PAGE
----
Gail and Dawson go to the Greens’ house to get Principal Green’s side of the story. He tells them he knows his side, and that’s all that matters. Dawson tells him it’s been misinterpreted. Principal Green replies that he knows he’s a fair man, and if others don’t, him giving a soundbite won’t change their minds. Nikki tries to get him to change his mind by quoting Martin Luther King, Jr., but her father won’t budge.

A bunch of students gather at the bed and breakfast to try to get more support while Pacey and A.J. work on figuring out how to get around Joey’s petition lie. Jack makes a flier advertising the rally the next night, telling Joey that Pacey convinced a coffee-shop owner to print it for free. Joey gives everyone a pep talk, which makes Pacey adorably proud. Then he has to watch Joey and A.J. be all lovey-dovey, which makes him unadorably nauseous. Jen’s the only one who notices.

Someone calls Bessie to tell her that letting high schoolers use her B&B to organize might be bad for business. She interprets this as a threat over their mortgage. Joey tells her it’s too late to stop. Bodie encourages her to be realistic. Bessie notes that Principal Green doesn’t care to defend himself, so Joey doesn’t need to. Joey says that Matt’s father has a personal agenda, and Bodie interprets that he’s racist. Bessie decides to stop fighting the issue and storms off. A.J. chooses this moment to tell Joey he’s going back to school. She has enough support, including Pacey.

Jen tries to get Pacey to talk about what’s bothering him, though it looks like they both know she already knows. He thinks his situation is impossible, but she thinks he can actually do something about it. Pacey thinks he’s Ducky from Pretty in Pink, which means he’s not getting the girl. Jen notes that he makes the girl feel better about herself. She asks if he’s going to let his hurt feelings keep him from being the friend he needs to be. Pacey says it hurts, and Jen replies that that means it’s not pretend anymore.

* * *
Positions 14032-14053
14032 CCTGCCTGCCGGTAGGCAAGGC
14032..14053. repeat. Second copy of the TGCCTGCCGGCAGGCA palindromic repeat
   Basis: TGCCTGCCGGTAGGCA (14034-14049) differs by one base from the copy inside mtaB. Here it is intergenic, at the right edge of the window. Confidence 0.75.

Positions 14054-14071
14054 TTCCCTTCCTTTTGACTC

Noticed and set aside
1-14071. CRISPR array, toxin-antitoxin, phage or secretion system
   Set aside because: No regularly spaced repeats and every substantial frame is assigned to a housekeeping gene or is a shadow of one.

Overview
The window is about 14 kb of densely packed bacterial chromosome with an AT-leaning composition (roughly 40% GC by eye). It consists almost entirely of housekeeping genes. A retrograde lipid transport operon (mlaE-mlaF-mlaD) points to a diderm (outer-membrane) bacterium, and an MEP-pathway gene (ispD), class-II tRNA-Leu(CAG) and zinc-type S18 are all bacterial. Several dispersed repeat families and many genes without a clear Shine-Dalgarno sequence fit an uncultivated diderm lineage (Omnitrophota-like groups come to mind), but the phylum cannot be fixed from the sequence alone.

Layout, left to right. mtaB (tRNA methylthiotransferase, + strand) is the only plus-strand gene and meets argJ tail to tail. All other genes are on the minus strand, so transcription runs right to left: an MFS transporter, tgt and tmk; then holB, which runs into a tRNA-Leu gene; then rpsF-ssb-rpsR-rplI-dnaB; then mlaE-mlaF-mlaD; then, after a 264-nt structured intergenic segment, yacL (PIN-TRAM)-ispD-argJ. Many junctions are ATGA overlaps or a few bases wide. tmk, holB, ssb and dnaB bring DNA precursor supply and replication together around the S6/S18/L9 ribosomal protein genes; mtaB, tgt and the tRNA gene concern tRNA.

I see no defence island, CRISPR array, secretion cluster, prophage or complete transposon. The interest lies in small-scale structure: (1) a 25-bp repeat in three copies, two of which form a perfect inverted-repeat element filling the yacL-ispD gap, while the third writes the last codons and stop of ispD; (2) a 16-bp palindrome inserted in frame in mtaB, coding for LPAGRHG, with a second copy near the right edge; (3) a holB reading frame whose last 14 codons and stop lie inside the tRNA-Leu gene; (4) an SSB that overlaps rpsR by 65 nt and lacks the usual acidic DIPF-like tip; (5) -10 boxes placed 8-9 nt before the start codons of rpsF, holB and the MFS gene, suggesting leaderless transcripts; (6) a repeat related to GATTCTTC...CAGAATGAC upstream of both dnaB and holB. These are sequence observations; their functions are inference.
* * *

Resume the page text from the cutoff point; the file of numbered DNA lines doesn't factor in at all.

Dawson and Gail go to interview Fielding, though Dawson thinks everyone has heard enough from him. Gail knows that part of being a good journalist is covering all angles of a story. Fielding repeats his assertion that Principal Green has until Friday to change his mind or he’ll be terminated. Gail asks if that’s what best for the students. Fielding says it’s what’s best for the community, which is his ultimate responsibility. Gail has him read from the contract he signed when he became superintendent, which states that his main priority is the students. Fielding ends the interview.

Nikki heads out for the rally, trying to get Principal Green to go with her. She thinks he’s spent so much time trying to protect his reputation that he’ll come across as angry. Principal Green says he is angry; he feels like he did the right thing, but it’s not working because someone hates him. He doesn’t want to leave Capeside, and he doesn’t want to put Nikki through what’s happening, but he can’t show his anger because it’ll be used against him. Nikki tells him that the people at the rally are on their side, and they need to see that he supports them in turn.

Dawson tapes the rally in the school auditorium, coming across Nikki sitting by herself. More people show up than expected, and Joey tells them she’s not pursuing this because Matt trashed her mural. She wants to support Principal Green because of everything he’s done for his students. He’s encouraged everyone’s talents and interests, trying to make their lives better. Joey doesn’t consider him an outsider. She wants people to spend the evening talking about how Principal Green has made their lives better.

Andie talks about how Principal Green taught her that mistakes can be fixed. Nikki says that her father talks about his students all the time. He shows up while she’s speaking and tells everyone what Nikki said about everyone there being on his side. He thanks them for their support, saying that he’ll most likely have to leave the school, but he’s motivated by everyone there. Later, Jen praises Pacey for being a good friend to Joey. Pacey feels horrible, since Joey hasn’t thanked him, but Jen thinks his time will come. Joey and Bodie are about to head home when Bessie arrives. She’s been lurking for a while and heard Joey’s speech, which she praises her sister for.

The next day, Joey goes by Principal Green’s office, which he’s packing up, and admits that she feels like she failed him. She’s worried that the students on his side weren’t loud enough or strong enough. Principal Green tells her that he’s never felt more successful than he feels right now. He and Nikki walk out of the school as students lined up in the hallways applaud him.

Gail tells Dawson that the station is running her story that night, and a producer asked her to do some more special reports. However, she wants to continue with the restaurant. She tells Dawson she wanted a chance to say no, and to leave reporting on her own terms and start fresh. Gail thanks Dawson for getting her to the point where she could do what she wants to do. He’s a “quiet hero.”